Borders. When we think of borders, we generally see them as straight or jagged lines on a map. That borders are rigid and defined is one notion – but there is the other side to this and that is borders are living, breathing entities where a lot happens. Towns located along any geographical borders tend to be interesting places with lot of shared history and culture. They also tend to be places where cultures mingle. For instance, music, films and foods do not recognize borders – they simply permeate through these well-defined border to different corners of our mind and heart. It is amazing how music, films and food slip across borders and become part of our lives.
In South Asia films – especially Bollywood films tend to unite people from different countries in the region. That films form a common bond between Indians and Pakistanis is an underlying theme of “Filmistaan” (2014). The film is about an aspiring Bollywood actor Sunny (Shaarib Hashm), who finds a temporary gig as an assistant director for a foreign (American) production company and therein lies a tale about films and borders.
While filming their documentary in the western Indian state of Rajasthan, the crew lands up in a sensitive border area with Pakistan. After placating the Indian security forces they complete their shooting and head back to their accommodation. Sunny takes care of some loose ends and is the last one to head out of this small desert town. He is tired and it is late as he drives through the featureless desert. Surprise, surprise he ends up crossing the border into Pakistan and is captured by terrorists. They take him to a nearby village, where he is locked up in a house in a remote border town in Pakistan.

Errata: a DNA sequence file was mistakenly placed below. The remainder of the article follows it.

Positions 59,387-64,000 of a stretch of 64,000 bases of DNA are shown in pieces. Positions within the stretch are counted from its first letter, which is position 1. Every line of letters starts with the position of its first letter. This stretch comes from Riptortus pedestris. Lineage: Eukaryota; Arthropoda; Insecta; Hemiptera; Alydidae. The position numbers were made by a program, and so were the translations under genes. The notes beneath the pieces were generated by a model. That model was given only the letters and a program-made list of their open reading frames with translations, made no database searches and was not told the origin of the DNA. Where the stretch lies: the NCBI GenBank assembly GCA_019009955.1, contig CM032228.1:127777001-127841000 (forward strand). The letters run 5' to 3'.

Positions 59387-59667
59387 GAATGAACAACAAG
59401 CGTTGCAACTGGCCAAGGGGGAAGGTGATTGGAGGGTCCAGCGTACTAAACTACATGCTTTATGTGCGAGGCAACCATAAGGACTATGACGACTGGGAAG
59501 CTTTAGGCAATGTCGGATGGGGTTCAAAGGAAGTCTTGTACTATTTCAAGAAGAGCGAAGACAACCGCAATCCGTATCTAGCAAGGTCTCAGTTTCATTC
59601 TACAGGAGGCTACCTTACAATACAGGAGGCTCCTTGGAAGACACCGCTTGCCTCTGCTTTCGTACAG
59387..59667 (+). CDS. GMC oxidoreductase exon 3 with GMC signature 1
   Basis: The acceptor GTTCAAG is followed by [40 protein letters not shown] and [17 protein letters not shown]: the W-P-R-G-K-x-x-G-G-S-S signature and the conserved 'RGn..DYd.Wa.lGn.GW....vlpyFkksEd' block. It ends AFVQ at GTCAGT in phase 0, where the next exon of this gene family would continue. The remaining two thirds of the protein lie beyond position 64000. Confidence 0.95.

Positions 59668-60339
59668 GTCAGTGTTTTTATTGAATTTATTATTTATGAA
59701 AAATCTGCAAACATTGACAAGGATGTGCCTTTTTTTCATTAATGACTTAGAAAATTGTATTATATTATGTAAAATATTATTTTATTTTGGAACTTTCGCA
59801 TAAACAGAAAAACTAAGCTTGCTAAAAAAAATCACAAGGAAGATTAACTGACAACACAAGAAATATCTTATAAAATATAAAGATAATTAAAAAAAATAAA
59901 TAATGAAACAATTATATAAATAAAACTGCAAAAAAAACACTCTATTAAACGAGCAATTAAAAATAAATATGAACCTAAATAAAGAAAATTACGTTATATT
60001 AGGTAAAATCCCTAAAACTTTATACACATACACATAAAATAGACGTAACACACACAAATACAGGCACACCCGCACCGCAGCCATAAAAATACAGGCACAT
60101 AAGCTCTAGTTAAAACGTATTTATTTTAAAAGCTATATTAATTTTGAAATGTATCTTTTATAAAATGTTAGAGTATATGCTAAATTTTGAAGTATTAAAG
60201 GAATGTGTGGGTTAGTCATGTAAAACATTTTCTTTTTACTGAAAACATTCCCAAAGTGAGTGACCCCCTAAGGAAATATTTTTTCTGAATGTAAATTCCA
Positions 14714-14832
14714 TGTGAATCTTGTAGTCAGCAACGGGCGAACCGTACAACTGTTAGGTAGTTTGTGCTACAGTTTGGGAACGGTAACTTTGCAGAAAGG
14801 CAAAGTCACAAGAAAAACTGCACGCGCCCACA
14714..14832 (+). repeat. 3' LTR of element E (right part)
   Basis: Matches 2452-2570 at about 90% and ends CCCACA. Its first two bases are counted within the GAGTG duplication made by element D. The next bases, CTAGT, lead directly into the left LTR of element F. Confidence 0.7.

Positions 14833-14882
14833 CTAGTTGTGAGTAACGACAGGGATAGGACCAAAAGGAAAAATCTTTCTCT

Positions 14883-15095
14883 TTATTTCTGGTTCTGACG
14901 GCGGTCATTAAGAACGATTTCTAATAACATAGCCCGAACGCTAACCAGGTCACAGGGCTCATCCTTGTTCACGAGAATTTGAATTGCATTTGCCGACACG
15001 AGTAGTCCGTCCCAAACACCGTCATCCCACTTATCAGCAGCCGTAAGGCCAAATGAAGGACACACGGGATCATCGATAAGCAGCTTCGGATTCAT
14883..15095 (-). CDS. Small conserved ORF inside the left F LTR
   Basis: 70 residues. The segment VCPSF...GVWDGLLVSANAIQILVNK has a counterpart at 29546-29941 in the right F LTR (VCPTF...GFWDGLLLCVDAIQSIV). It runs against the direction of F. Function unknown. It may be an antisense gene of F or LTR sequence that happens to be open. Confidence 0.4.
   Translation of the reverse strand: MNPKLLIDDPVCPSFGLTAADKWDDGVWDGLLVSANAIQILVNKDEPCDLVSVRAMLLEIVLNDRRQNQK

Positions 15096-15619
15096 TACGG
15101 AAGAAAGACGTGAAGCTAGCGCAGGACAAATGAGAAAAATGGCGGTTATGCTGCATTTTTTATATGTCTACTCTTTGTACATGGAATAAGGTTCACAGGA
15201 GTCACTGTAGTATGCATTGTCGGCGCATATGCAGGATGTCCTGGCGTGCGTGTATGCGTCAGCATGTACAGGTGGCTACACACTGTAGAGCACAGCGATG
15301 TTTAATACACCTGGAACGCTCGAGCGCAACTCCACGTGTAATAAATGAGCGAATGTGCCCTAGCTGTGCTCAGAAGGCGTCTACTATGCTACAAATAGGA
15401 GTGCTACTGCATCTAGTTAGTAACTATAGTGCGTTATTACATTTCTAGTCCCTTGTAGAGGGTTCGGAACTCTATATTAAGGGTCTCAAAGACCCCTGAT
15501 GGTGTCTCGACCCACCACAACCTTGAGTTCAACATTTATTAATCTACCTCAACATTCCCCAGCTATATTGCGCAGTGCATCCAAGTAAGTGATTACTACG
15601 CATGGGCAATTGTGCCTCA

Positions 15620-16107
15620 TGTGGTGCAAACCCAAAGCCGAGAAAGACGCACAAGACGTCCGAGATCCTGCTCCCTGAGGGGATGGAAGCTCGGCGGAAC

While he is locked up in village in Pakistan, who should he meet? Another film addict Aftab (Inaamulhaq), who brings pirated Bollywood film to this little border hamlet. As luck would have it Sunny is imprisioned in Aftab’s family home and the two strike up an instant and unlikely friendship. What happens next is what the film is about.
Director Nitin Kakkar does a great job of highlighting the shared history and the love for cinema in India and Pakistan in this aptly titled film “Filmistaan.” If you think about it the title pays homage to that common place where all Hindi/Bollywood film lovers hang out. It is this shared space that is explored in the film. The film does makes you think about borders, maps, films and music. While watching the film all I kept thinking was the fun that the director and the crew must have had while they were “roll, rolling and acting” and creating an interesting film.